Give a child a fighting chance

Earlier this year, President Hollande vowed to dismantle the refugee camp in Calais by the end of 2016.

In January, French authorities bulldozed one third of the camp, leaving thousands homeless with no where to go, including 129 children who went missing completely – sex trafficking being one of the likely outcomes for them.

But rumours suggest the camp will actually be cleared much sooner – by October 31, 2016 – as it is illegal to evict anyone during Winter in France. Winter officially begins on November 1.

screen-shot-2016-10-06-at-10-02-50According to the latest figures, there are currently 1022 unaccompanied children living in the Calais Jungle. The youngest is just eight years old and most of them are boys. Some of them are eligible to live here in the UK, some due to family ties, others due to the Dubs Amendment, which allows unaccompanied minors refuge. The Home Office already has their details, yet so far, none of them have been offered sanctuary on British shores.

“Volunteers complain that France and Britain are playing “ping-pong” with the children’s lives, sending documents back and forth but not furthering claims.

Raheemullah Oryakhel, the  14-year-old Afghan boy who was killed last month after falling off a lorry, had a legal right to join his brother in Manchester but had reportedly lost faith that it would happen.”

Depression and self-harm incidents are increasing as the mental health of these children deteriorates. “Charities, volunteers and aid agencies say they were witnessing psychological collapse among many of the site’s child refugees after President François Hollande confirmed last week that the camp would be shut down.” [Mark Townsend, The Guardian]. Some have talked about killing themselves, others burn themselves methodically with cigarettes.

Rosamund Urwin visited the camps last week and spoke to some of the unaccompanied children. One thirteen year old boy is completely alone. He believes his family are in Afghanistan but has lost contact with them. She wrote:

“He says he used to like cricket but “I don’t play games now — our job here is to think.”…His dream is “to have the best education and become an engineer” — you can see the lure of building something concrete, when everything around him is tarpaulin and fragile.”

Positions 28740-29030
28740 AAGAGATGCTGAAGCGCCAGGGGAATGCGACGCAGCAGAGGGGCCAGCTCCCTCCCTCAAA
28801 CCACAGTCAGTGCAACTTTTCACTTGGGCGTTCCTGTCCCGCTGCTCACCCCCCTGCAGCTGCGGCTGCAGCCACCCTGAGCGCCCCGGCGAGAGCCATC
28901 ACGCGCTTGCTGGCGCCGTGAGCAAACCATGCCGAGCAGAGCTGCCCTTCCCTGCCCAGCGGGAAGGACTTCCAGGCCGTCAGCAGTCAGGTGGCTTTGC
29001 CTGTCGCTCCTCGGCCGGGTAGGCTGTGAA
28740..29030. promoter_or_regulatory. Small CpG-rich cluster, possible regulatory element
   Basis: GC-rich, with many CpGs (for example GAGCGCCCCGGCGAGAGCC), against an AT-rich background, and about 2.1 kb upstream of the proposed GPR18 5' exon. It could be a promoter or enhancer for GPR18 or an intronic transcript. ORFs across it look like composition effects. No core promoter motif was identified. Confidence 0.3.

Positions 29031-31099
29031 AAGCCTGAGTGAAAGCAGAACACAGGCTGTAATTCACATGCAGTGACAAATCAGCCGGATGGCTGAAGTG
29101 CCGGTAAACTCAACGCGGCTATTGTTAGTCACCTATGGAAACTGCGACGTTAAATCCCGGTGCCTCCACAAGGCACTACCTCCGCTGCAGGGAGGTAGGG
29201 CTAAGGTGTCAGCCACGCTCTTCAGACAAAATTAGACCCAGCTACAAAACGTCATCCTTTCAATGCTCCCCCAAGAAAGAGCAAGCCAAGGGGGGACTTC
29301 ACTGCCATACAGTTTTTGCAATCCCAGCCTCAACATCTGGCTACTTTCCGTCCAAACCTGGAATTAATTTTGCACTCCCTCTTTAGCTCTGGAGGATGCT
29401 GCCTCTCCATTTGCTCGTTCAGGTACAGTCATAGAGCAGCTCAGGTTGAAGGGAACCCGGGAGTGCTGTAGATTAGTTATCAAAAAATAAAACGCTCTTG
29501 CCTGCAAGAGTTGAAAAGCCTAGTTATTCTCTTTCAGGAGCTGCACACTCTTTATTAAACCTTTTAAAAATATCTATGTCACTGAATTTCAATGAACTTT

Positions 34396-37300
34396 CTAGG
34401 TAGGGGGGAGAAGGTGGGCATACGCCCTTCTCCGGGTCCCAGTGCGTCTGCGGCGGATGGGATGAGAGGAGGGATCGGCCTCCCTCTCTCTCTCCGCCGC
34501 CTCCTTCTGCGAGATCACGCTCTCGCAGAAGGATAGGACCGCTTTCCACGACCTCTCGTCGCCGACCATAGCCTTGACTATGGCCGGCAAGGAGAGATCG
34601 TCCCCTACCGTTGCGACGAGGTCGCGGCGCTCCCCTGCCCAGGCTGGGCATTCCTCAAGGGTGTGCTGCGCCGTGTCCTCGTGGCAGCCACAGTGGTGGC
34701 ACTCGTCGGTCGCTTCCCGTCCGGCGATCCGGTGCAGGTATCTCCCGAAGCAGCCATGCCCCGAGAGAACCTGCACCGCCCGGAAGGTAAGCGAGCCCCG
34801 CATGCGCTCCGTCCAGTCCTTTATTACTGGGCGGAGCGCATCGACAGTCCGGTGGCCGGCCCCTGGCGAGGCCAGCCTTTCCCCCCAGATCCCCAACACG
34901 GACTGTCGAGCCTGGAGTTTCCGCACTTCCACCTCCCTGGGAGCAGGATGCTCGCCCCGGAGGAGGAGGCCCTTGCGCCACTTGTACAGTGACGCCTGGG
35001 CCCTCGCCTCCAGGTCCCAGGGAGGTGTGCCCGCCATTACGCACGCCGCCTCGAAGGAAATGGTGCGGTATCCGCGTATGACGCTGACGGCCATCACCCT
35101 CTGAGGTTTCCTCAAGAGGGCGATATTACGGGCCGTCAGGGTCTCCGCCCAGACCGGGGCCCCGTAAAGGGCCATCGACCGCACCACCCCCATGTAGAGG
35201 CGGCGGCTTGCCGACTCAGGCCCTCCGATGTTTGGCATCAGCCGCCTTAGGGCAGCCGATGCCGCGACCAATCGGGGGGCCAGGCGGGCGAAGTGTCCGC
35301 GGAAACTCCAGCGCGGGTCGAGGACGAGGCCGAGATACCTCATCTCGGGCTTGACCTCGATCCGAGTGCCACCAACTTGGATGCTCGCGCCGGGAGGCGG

As a mother myself, but to be honest, as simply a human being, I read these accounts and I’m horrified, appalled, devastated, disgusted, dismayed. As I type this blog post, I am crying. How have we let things get this bad? How have we waited so long to help?

If these were British children, even French or Italian or German children, would we turn a blind eye?

Hell. I’m going to come out and say what we’re not supposed to say: If they were white and Western would people care more?

In the words of Stella Creasy, Labour MP for Walthamstow,

“We’re building walls and children are sleeping in tents.”

This is inhumane. We are leaving these children out in the cold with no future and no hope.

One person who is trying to change that is Max.

He’s been working in the Calais Jungle since August in a makeshift school. He and his cohorts are trying to raise urgent funds to cover the critical needs of these children in advance of the bulldozing of the camp. It’s thought eviction will begin before the end of this month (October 2016), most likely within the next week or so.

The French and British authorities are letting these children down. There is no plan in place to help them, or to transport them to safety. So Max is hoping to buy them each a mobile phone, with credit, so they can at least call the emergency services if they need to and send their location via GPS.

He also hopes to equip each child with a solid pair of shoes and a backpack to carry the few belongings they have. The cost of this bundle is £65.

Overall, they need to raise £10,000 in the next couple of weeks to help the 1000 children in their care before it’s too late.


As I wipe my tears, I beg you not to forget about these children. Don’t do what we always do – feel for them in the moment, write a tweet it a Facebook status and forget two minutes later. 

Instead, please click here and donate whatever you care to this urgent cause, no matter how little it may be. If every reader gave just £1, we could fund multiple packs for multiple children between us.

If you were separated from your child during a war, wouldn’t you hope above all els that someone would be looking out for them? 

Please. Give a child a fighting chance.

Watch this short video for more links and four simple ways you can help support the Refugee Crisis:

If you’re a blogger and would like to get involved with the #BloggersforRefugees movement, join our Facebook group to stay up to date with news from representatives in the camps and fundraising initiatives.

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